High intensity interval training helps cancer survivors getting rid of fatigue

Modern cancer treatments dramatically increased chances of survival. Cancer is no longer a definite death sentence. However, cancer survivors feel negative effects of the treatment for many years after. Now scientists from the University of Queensland say that physical exercise may help cancer survivors to get rid of fatigue.

Intense physical exercise may help cancer survivors reducing their fatigue levels. Image credit: Viktor Kern via, Public Domain

Intense physical exercise may help cancer survivors reducing their fatigue levels. Image credit: Viktor Kern via, Public Domain

It is true that most people nowadays survive cancer. It is calculated that at least 65 % of people survive at least five years. However, 75-100 % of them experience fatigue, which can last up to ten years after the treatment is over. Now scientists conducted a research, which showed that high intensity interval training is the most effective way to combat this fatigue. This is quite surprising news, because there was a long-held belief that cancer survivors should protect themselves from intensive physical stress and possibility of strains. However, scientist found that bowel cancer survivors can partake in high intensity exercise and experience no serious adverse effects.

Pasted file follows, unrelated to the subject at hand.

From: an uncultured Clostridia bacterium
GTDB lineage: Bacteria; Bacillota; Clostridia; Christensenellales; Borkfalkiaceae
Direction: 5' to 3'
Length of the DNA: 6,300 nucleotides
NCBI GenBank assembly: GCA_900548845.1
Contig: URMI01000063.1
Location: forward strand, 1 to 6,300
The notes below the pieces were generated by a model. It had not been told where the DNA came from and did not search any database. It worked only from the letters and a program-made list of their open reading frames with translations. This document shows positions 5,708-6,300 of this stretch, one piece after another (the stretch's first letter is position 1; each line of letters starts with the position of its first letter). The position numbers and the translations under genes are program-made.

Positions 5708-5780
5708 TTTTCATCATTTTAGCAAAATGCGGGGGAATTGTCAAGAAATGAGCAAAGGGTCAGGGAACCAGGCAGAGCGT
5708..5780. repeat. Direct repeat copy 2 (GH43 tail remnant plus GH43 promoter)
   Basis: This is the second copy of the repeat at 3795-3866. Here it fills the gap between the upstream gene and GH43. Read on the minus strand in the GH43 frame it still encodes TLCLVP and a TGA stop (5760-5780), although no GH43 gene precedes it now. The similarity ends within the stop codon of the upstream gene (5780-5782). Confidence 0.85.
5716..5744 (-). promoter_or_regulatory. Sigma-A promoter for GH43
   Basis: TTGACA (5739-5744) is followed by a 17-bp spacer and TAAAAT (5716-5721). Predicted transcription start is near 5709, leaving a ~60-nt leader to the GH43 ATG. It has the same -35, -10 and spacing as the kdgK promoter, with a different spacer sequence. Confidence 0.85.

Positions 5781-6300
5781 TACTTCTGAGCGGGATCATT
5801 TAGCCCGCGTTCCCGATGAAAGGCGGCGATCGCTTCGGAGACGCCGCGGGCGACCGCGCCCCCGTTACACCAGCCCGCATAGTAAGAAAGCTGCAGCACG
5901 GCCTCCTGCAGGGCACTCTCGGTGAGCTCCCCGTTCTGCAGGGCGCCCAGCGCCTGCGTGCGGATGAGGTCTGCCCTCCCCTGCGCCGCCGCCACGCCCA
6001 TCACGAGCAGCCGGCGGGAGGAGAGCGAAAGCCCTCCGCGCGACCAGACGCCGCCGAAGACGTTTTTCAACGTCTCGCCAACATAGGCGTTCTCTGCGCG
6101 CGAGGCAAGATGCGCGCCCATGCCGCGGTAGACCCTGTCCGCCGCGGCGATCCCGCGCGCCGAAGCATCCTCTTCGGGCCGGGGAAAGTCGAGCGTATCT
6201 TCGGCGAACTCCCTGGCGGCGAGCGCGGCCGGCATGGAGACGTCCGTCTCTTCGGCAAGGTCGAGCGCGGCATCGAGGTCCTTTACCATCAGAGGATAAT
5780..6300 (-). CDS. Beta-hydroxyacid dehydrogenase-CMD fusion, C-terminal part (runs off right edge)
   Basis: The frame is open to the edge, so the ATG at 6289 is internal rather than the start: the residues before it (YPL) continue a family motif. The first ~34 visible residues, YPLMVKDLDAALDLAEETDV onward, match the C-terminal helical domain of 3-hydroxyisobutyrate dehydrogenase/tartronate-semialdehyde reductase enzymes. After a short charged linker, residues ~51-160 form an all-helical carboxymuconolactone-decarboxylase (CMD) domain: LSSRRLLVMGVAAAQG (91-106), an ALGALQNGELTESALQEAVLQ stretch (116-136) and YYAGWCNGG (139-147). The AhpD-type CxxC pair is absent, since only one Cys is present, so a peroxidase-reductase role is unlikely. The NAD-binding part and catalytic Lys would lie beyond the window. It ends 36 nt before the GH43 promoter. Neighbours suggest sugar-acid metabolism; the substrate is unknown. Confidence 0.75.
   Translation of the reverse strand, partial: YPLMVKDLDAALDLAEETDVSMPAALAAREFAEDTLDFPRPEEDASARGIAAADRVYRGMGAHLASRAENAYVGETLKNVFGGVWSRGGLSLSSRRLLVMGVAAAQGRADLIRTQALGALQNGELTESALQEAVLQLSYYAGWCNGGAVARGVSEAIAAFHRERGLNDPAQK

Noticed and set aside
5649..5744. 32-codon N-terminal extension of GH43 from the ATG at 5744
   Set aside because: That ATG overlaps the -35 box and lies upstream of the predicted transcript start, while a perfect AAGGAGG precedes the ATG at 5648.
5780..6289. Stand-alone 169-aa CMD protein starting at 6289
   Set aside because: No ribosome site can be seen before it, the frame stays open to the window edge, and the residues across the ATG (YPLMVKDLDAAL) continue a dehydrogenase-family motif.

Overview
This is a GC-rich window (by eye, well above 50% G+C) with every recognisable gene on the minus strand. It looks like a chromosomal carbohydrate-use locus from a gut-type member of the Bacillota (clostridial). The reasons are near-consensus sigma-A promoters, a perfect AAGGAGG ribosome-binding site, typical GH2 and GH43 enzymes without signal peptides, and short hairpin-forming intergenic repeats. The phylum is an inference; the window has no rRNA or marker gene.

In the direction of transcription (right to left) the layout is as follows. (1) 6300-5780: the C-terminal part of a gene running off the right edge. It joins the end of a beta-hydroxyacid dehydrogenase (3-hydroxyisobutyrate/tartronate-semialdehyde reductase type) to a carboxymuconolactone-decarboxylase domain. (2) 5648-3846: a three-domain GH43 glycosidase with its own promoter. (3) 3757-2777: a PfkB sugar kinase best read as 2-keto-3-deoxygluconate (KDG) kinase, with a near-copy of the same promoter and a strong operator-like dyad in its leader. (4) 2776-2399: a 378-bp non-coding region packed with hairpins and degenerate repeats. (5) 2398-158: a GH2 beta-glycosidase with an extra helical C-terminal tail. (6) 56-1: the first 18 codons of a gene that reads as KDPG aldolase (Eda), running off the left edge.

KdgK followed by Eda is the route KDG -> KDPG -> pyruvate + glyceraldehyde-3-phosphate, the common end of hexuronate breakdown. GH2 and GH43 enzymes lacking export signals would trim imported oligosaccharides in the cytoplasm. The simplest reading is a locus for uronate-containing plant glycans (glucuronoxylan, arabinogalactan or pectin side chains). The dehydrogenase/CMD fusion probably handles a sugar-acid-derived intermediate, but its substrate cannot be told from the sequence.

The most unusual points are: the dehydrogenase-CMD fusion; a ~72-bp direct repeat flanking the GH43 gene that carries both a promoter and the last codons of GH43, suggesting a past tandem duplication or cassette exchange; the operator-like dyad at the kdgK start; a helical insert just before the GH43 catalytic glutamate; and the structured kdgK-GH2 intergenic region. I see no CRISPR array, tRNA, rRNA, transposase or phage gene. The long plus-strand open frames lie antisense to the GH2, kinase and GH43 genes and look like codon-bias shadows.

There has been debate whether moderate intensity exercising would be better. However, scientists found that those, who started high intensity interval training experienced a large decrease in their fatigue levels, while those performing moderate intensity continuous exercise still had consistently high levels of fatigue. This is the most important reason, why this research is so important – previously health practitioners advised cancer survivors to perform low-to-moderate intensity physical activity and put emphasis on rest. It turns out, cancer survivors have to be much more physically active in order to effectively reduce their fatigue than previously believed.

Scientists tested 52 bowel cancer survivors in this study, therefore, results are reliable only to a degree – more research is needed in order to change the common medical advice. However, as president of Clinical Oncology Society of Australia Professor Mei Krishnasamy said, “are starting to see more research that shows that exercise can also help cancer survivors reduce their ongoing symptoms and improve their odds of longer-term survival”. In other words, exercise should be prescribed to cancer survivors just like any other medicine.

Many people survive cancer, but even after they cannot come back to a normal life. Improving quality of their lives is extremely important. High intensity interval training is a relatively easy way to do that and would bring a large number of other health benefits.